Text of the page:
Sunday, 29 October 2017

Cholera and cemeteries

Over the last few weeks we've been looking at plague, fire, pesthouses and Dead Lane. So today, just for a change, I thought we'd have a look at cholera and cemeteries!

The first national outbreak of cholera in the UK was in 1831 and happened in Sunderland, entering the country by ship, a ship that was carrying infected sailors. From there it spread up to Scotland and down to London and claimed around 52,000 lives. I'm not sure if the disease came to Loughborough, but it certainly came to Nottinghamshire and Derbyshire in 1832. A Nottingham surgeon traced the origins of the disease to Bengal, and from there it came to Britain via Iran, Russia, and the northern European countries. Once in the country, he suggested that the disease was carried by boatmen along the Trent to Nottingham.

The people of Loughborough were very aware of the proximity of cholera, and in 1831 created a Board of Health to try and prevent the introduction of the disease to the town, and in the event it did take hold, to limit its spreading.

The Chair of the Board was C.G.Mundy, Esq., and other members were:
C.M. Phillipps, Esq. M.P., The Rev. Mr Holme, Dr Peach, Wm. Middleton, Esq., Wm. Paget, Esq.
and Messers: S.Hunt, J.H.Eddowes, Swann (Surgeon); Brewin, Fry, H.Toone, Thomas Craddock, Brock, Mowbray, G.Fowler, W.Dean, W.Henshaw, W.Gamble, John Palmer, and Lee.

The members agreed to report to the Chairman, the state of health of the town and villages that they visited in their professional capacity, if the infectious disease should appear.

A further outbreak of cholera occurred in 1848-9 and the Loughborough Board of Guardians (of the Poor Law) created a committee which comprised a chairman and vice-chairman, and the Guardians for Loughborough and Knightthorpe. This committee was expected to work with the surveyors of the highways to help improve the sanitary conditions of the area. The committee of the Loughborough Dispensary held a special meeting to see what might be done to limit the spread of cholera, leading to subscribers to the Dispensary being able to recommend for treatment anyone affected with a bowel complaint.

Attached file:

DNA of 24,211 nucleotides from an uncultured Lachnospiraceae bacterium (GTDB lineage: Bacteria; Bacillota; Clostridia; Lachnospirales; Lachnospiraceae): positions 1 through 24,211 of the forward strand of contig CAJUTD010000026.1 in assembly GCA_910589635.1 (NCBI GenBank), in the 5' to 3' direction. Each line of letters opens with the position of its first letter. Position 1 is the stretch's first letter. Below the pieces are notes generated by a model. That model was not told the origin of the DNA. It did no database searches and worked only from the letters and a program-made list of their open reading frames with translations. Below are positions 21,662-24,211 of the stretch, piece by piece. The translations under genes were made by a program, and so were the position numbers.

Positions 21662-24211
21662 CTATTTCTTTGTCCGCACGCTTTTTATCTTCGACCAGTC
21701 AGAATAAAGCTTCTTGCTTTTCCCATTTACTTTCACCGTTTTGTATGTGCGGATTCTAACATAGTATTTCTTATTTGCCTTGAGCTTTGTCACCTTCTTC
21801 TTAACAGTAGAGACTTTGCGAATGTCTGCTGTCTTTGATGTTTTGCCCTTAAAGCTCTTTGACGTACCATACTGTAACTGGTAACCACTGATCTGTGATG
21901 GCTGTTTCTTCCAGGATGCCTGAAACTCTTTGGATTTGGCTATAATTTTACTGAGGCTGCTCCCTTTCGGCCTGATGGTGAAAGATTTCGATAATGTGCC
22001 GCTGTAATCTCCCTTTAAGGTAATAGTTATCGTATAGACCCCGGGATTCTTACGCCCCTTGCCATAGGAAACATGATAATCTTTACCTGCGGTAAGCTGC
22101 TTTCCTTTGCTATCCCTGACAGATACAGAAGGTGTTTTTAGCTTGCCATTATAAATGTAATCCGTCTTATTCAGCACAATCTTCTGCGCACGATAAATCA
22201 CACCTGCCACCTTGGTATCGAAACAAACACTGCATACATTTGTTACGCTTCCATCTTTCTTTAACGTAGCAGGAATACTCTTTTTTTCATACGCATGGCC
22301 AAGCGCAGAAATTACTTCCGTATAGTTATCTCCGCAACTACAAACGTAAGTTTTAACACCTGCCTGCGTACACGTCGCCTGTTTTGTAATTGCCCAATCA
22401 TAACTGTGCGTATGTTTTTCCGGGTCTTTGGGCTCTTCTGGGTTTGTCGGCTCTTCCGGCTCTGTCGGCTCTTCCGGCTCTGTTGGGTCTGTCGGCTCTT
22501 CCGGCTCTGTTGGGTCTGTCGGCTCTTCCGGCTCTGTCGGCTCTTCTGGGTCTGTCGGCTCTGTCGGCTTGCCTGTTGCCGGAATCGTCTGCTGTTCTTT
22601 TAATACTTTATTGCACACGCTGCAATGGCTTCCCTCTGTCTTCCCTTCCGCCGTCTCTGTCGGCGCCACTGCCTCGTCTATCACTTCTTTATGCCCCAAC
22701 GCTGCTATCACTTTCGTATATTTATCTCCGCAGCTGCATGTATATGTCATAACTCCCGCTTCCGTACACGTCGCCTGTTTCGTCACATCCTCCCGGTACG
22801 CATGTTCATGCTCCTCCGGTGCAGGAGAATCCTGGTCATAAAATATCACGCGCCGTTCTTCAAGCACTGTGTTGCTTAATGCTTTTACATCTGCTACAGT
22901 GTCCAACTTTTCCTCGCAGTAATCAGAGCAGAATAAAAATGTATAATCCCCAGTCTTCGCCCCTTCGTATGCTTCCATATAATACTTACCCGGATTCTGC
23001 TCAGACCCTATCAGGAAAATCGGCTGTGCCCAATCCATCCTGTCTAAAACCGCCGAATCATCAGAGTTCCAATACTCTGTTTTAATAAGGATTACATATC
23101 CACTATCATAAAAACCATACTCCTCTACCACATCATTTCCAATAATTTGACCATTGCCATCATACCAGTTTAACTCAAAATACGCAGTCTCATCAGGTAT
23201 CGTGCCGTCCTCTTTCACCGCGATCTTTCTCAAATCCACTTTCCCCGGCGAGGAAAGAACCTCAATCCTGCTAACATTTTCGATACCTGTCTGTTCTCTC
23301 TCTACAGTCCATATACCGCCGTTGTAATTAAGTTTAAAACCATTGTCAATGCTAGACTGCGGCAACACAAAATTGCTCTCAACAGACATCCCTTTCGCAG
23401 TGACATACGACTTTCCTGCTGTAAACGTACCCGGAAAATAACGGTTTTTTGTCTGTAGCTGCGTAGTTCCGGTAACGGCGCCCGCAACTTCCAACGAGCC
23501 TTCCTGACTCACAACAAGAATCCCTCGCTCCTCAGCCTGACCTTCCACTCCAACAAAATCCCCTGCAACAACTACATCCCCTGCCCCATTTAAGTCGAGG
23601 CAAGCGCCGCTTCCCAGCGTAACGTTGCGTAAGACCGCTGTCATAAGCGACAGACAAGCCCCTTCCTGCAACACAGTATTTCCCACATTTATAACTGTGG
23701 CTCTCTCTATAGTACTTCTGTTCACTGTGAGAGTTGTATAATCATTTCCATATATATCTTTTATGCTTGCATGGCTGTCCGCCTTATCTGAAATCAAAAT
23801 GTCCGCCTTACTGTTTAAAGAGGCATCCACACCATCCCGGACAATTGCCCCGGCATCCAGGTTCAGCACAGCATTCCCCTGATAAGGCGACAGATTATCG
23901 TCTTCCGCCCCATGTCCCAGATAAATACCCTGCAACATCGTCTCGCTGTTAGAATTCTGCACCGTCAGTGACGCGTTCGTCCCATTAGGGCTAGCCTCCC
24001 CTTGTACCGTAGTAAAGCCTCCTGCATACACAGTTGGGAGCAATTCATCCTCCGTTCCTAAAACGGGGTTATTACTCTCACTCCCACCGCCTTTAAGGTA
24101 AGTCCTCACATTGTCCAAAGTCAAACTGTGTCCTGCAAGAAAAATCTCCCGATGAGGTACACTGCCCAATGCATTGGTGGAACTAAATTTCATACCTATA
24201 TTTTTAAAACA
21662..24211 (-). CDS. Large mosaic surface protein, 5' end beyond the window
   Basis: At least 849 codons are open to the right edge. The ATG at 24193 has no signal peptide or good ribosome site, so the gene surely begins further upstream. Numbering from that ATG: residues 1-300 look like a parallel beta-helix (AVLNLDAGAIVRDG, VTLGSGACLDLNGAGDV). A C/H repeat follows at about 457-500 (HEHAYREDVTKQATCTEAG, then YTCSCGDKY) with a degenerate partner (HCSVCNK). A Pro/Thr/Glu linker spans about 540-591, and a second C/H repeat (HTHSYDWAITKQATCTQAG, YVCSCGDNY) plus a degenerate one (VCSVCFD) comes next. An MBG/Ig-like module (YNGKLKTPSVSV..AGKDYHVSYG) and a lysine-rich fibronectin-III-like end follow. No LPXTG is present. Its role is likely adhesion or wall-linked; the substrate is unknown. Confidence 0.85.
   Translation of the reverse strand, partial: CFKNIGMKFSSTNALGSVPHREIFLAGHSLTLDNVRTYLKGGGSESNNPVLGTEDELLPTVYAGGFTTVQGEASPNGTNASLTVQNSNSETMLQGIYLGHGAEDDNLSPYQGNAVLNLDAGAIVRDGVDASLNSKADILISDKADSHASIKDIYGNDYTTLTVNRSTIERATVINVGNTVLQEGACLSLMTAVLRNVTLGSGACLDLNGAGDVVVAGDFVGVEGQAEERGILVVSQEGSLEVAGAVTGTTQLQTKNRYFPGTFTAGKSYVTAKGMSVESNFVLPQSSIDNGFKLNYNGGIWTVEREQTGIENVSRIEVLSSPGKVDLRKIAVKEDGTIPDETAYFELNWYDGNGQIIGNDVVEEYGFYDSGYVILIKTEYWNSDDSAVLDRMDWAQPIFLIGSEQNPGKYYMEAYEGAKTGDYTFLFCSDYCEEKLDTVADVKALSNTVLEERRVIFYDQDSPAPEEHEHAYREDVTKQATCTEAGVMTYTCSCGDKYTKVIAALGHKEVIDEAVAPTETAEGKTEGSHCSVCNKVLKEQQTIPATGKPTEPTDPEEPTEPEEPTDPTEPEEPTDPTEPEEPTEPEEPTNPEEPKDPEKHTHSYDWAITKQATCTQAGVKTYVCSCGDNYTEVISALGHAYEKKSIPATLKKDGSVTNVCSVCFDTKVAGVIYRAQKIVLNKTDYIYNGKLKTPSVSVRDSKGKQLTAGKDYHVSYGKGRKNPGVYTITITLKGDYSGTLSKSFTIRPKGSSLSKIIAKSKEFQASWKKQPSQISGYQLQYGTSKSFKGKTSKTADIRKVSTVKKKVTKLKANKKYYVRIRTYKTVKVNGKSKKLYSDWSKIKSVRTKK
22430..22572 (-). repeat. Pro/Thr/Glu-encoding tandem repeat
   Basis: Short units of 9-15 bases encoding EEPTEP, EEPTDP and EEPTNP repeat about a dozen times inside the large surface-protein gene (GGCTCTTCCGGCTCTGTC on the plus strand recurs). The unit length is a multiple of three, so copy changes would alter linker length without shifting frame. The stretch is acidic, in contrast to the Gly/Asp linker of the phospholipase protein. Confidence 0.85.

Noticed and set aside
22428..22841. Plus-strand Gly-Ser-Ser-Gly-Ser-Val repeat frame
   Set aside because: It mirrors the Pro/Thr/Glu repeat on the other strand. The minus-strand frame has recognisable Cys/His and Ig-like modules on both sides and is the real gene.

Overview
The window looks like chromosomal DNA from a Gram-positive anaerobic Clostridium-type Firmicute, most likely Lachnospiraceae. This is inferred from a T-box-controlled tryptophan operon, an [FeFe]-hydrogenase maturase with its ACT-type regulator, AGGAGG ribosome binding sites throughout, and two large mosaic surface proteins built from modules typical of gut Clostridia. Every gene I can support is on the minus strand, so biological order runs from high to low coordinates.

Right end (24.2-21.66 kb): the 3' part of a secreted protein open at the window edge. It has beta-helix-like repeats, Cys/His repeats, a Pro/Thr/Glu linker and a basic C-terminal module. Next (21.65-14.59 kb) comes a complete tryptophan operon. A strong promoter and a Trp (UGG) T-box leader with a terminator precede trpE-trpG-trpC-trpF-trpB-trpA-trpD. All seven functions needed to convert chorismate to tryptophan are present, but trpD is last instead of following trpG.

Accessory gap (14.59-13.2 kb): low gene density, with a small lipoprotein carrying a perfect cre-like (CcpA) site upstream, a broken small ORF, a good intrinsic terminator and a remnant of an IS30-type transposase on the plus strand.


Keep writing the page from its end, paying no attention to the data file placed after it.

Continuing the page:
On this occasion cholera did reach Loughborough. In 1841 the population of Loughborough was 24,669 and in 1848, 3 people died from the disease. The figures for deaths in 1849 are as follows: 6 (males) 1 (female) died of cholera; 11 (males) 3 (females) died from diarrhoea, making a total of 21 deaths.

The churchyard at the parish church was becoming full, and there was a general concern for hygiene and sanitary conditions in the crowded and overfilled churchyard. Such conditions were particularly a concern for the Rector at the time, Henry Fearon, who campaigned for a fresh water supply for the town, a feat finally accomplished in 1870. 

The government also introduced some new Acts, which resulted in Loughborough creating a Burial Board, who oversaw the building of a new cemetery on the outskirts of the town. This Board comprised some familiar names: Edward Chatterton Middleton (son of William mentioned above); Edward Warner; Beauvoir Brock; Henry Toone, Thomas Bennett, Benjamin Gray; George Wragg; Benjamin Baldwin and Robert Lander.